It has been a busy time lately. Job-wise, that is. Not much time to go out and shoot, no time during the day to get out and get some exercise either.
Ask my waistline about that. And when a decent weekend does drop by, well, all sails are out for other things than relax and shoot some great pictures. The result
is that this time, I had to contend with some low hanging fruit, photographically speaking. Fruit is not yet on the menu here. We all are still craving to get into the green phase of the year first.
But, by now, the blossoms are starting to show. And that is an easy pick for photography. At the same time, the bird shots will become more difficult. Leaves do tend to shield them from view.
Leaves are coming out, little by little and the green colour of them is nearly painful to the eyes. At least when you’re looking only to the leaves and block out all the rest. Brilliant yellow/green leaves, on their first occasion to savour the sun rays. They still have to get their final colour of dark green.
Other trees prefer to get the blossom period first. In Holland we call them “Naked Blossomers”, meaning the blossoms appear before the leaves do. Getting shots of those blossoms may seem easy and a great way to show off that low hanging fruit, but it still presents a few challenges.
Taking pictures this close to the lens also has an effect on the depth of field in the picture. Razor thin depth of field means anything in front of that focal plane is blurry and anything behind it as well. Big blossoms like the one above also catch a lot of wind.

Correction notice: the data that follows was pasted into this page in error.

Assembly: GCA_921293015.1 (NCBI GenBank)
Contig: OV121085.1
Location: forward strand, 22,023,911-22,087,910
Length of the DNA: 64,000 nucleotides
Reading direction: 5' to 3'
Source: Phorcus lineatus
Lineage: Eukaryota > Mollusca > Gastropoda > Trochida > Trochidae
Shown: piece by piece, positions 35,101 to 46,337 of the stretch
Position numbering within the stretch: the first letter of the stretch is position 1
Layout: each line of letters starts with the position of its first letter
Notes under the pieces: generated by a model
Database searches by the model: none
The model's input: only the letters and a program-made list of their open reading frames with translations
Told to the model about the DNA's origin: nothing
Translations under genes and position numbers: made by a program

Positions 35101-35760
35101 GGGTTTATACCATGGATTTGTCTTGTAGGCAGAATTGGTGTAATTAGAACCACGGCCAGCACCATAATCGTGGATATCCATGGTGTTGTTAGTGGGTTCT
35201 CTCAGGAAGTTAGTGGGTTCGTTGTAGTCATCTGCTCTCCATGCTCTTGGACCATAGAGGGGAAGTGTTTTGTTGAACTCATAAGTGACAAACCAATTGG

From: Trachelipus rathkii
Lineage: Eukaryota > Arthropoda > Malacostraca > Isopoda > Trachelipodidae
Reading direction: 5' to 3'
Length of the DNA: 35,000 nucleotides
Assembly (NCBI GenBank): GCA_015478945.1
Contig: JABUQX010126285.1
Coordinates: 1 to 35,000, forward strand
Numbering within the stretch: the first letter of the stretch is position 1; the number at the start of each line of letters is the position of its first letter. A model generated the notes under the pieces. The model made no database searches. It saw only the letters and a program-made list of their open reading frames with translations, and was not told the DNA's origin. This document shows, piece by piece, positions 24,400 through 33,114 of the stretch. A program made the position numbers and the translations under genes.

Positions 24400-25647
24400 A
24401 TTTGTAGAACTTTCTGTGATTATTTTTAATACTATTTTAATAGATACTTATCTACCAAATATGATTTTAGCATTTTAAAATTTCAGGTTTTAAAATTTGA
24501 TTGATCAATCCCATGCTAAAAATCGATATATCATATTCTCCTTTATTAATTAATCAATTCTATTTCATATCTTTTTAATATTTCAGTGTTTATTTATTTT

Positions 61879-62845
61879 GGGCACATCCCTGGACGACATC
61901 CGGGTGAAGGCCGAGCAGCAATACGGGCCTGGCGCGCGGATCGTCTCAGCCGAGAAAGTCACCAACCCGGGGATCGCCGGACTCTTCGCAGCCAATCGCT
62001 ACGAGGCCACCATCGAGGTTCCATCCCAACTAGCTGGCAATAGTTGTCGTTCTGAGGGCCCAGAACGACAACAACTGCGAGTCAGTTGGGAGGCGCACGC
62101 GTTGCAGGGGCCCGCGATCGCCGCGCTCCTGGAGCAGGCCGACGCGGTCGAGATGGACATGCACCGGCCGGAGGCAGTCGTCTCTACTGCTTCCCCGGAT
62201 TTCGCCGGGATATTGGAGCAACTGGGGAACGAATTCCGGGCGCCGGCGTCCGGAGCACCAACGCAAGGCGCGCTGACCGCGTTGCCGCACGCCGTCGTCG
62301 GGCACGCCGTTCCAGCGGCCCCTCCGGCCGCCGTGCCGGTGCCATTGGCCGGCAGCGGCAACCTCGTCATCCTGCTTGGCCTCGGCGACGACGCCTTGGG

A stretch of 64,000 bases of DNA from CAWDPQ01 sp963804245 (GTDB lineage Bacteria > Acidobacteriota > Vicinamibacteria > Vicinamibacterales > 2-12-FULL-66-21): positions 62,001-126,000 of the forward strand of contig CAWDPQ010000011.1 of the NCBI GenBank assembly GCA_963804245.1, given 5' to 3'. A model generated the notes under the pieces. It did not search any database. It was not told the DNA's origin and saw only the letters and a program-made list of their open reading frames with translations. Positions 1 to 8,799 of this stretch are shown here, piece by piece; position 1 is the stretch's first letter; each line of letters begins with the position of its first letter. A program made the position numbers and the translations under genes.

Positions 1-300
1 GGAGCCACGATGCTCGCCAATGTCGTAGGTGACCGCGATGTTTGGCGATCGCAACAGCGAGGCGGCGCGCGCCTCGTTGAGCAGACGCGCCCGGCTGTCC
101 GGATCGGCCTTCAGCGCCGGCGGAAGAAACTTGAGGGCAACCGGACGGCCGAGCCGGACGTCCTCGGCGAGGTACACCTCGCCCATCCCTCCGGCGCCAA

Even if there is only a little wind, those blossoms will move. Together with that thin focal plane, your pictures are more than likely to get blurry. More than you’d want them, anyway.
The nice things with blossoms is, apart from that they present nice pictures, is that they attract insects as well. Now, getting those insects to pose for you is another challenge.
I guess they are just not into photography like the rest of us, photo-maniacs… They move whenever they want, mostly at the exact moment you are pressing that shutter button. Just like with bird shooting, you often end up with empty branches and unidentifiable fluff-balls.
I was lucky to get a few of these colourful guys/gals. These shots were taken in Birds Hill Park, north of Winnipeg.
Then I decided to go for some bird shots anyway, and wandered off into the swampy area in the north of the park. The lead shot is one of the results, a female Red-winged Blackbird. The above shot, the walk to the swampy area.
Despite the recent rain, the area is still pretty dry, I could walk through from one end to the other. In earlier times that trails seems to have been a road of some kind.
The only thing I didn’t take pictures of were the ticks. Those guys freak me out, flat, fast and painless when they bite you. Also a potential disease carrier. Not fond of them. I shook off at least half a dozen of them after I got out of the area.
Being as dry as this, it wouldn’t surprise me that one day or another, there is a fire burning everything. Bad for us, photographers, but the world may be better off without all those ticks…
Low-hanging fruit, one short walk in a long time, only the waistline getting longer by the day… That’s the result of the last few weeks.
Onto better times, photographically speaking! Down with mandatory low-hanging fruit!